Helping Your Kids Buy A House

The Ontario Association of Realtors conducted a poll and found that forty percent of parents of young homeowners help their kids buy houses. It also found that ninety percent of all parents polled agreed that it is harder to buy a home now than when they were purchasing the property.

We’ve been working with new buyers for several years, and the 40% seems like a low estimate to me. Most of our clients get some sort of financial support from their parents.

Do you know what comes along with that support? A whole lot of shame. Our clients often believe they are the only people in the Toronto market who need financial help from their parents. They often whisper this tidbit of information to us with an embarrassed wince.

Cash gifts from parents are becoming even more common now with lower prices and higher interest rates. Cash is worth more than it was even last year. A gift or low-interest loan of cash can dramatically affect your child’s affordability.

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While adult kids often feel embarrassed, we’ve noticed that parents are generally quite happy to help their kids out. Buying a house in Toronto in the past few years has been extremely difficult to do, even if you make a decent income and have been regularly saving. House prices outpace average wages and interest rates make qualifying for a mortgage difficult.

The most common question parents ask us when they’re about to help out their kids is how to structure the financial arrangement. This is a question for a financial planner or a mortgage broker, but here are four common structures to consider:

1. A Loan

This functions like a mortgage on the home. The interest rate and loan repayments are up to you. You can register the loan as a second mortgage on the property, which gives you a certain amount of legal protection. Or, you can make arrangements with your kids separately.

2. A Gift

Very straightforward. You give your kids money. They say thank you. You have the ultimate argument-ender for the rest of your life.This is the most generous and also the most fraught option. Large financial gifts can come with unspoken expectations. It is best to speak these expectations out loud before you and your children agree on the gift. Is your $100k contingent on weekly visits from the grandkids? Don’t leave that bit in the dark, or you will become resentful in a few years.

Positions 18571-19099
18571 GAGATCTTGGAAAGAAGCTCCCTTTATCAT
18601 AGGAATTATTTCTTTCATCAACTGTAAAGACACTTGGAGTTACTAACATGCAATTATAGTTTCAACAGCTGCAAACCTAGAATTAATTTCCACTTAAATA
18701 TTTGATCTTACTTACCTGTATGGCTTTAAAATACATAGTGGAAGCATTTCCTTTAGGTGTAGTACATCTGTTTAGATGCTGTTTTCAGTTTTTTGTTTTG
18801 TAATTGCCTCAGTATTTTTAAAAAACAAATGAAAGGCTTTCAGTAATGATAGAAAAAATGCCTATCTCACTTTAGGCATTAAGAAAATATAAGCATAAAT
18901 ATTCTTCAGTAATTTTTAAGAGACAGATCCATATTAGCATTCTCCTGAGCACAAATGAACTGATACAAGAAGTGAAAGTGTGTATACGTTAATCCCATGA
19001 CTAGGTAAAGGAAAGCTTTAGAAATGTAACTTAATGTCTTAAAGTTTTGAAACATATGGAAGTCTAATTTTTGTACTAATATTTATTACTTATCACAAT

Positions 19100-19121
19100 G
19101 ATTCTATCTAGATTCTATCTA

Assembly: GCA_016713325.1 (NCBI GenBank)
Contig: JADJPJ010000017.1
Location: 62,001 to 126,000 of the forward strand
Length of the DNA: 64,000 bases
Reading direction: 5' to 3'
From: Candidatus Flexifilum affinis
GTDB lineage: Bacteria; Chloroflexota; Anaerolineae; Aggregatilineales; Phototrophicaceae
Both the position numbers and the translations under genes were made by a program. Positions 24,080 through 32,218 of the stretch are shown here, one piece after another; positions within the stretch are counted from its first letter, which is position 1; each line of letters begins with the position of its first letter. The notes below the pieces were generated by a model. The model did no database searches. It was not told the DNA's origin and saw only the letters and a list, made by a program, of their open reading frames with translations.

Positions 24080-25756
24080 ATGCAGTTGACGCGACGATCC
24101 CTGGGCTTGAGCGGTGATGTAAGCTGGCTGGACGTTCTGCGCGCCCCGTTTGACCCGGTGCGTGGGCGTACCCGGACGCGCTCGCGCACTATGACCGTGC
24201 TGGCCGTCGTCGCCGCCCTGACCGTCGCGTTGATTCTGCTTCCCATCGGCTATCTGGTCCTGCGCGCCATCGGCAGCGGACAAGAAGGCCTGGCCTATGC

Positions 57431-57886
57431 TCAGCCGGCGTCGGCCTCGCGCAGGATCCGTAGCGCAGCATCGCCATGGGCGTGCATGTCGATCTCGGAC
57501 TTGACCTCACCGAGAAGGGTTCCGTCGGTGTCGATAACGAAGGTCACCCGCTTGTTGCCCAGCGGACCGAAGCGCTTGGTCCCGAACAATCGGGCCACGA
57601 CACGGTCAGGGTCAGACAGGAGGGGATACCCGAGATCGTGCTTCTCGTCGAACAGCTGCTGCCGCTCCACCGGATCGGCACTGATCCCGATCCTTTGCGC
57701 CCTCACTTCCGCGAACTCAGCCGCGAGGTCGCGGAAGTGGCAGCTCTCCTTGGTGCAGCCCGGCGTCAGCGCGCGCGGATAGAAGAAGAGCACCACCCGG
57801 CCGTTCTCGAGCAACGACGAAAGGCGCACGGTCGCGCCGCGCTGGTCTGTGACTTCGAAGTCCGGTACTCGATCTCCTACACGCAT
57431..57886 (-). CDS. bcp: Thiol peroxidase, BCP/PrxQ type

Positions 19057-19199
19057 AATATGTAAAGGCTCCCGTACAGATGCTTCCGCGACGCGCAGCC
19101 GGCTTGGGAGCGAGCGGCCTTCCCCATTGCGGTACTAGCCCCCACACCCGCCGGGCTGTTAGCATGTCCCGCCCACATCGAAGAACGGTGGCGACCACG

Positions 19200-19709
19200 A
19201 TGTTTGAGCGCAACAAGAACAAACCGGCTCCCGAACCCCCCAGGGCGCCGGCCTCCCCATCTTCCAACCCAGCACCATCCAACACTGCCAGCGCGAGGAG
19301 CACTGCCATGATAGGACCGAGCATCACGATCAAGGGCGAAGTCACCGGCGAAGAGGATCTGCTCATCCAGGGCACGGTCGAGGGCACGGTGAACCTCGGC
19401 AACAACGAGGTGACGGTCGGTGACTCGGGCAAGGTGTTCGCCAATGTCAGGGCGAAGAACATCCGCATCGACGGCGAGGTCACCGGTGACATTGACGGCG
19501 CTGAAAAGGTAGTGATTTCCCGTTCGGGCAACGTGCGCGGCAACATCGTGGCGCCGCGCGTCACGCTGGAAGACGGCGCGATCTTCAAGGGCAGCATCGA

3. An Advance on Your Will

A bit grim, but this is how I’ve seen most financial gifts happen between children and parents. Suppose you have significant wealth and are reasonably assured that much of that wealth will be left after you die. In that case, you can forward some of your kid’s inheritance to them and then subtract that amount (plus any interest you may want to add) from the amount that your child will be paid out in the will.

4. As a Co-Investor

You could decide to be a co-investor in the house with your child. That way, when your child sells their home, you get your initial investment back, plus extra after you factor in how much your initial investment has grown. For example, if you invest $100,000 into the home and the market increases by 30% when your children want to move on, you’ll make $30,000 on that investment. Not a bad way to make some money! The downside is unless you kick your kids out of their home, your money is tied up until they can either refinance or sell. Also, if you’ve been on title you will owe capital gains tax when your children do sell for the portion of the home you owned (assuming you don’t live there. Primary residences are exempt from capital gains taxes). If your kids decide to refinance and pay you out one day, they will need to pay land transfer tax on the amount that they pay out to you.

How to Help Your Kids Buy a Home without Giving Money

A fifth way to help your adult children out without giving them money, is to help them qualify for the mortgage by going on the title of the house. This often helps people who are self-employed and make a lot of money but have more stringent loan requirements at the bank. It is important to only do this if you are confident that your child can pay the mortgage. If they can’t, the bank is coming for you.

Here’s the most important question you should ask yourself. Does this gift or loan put you in financial stress? Are you refinancing your own house to do this? Is it jeopardizing your retirement plans? If yes, walk away.

Before you make any decisions, make sure to speak with your financial advisor and your estate attorney. They will advise on the ins and outs of these relationships, especially as they relate to paying capital gains taxes if you are a co-investor.

To learn more about helping your children buy a home, call us at 416-788-1823 or email today.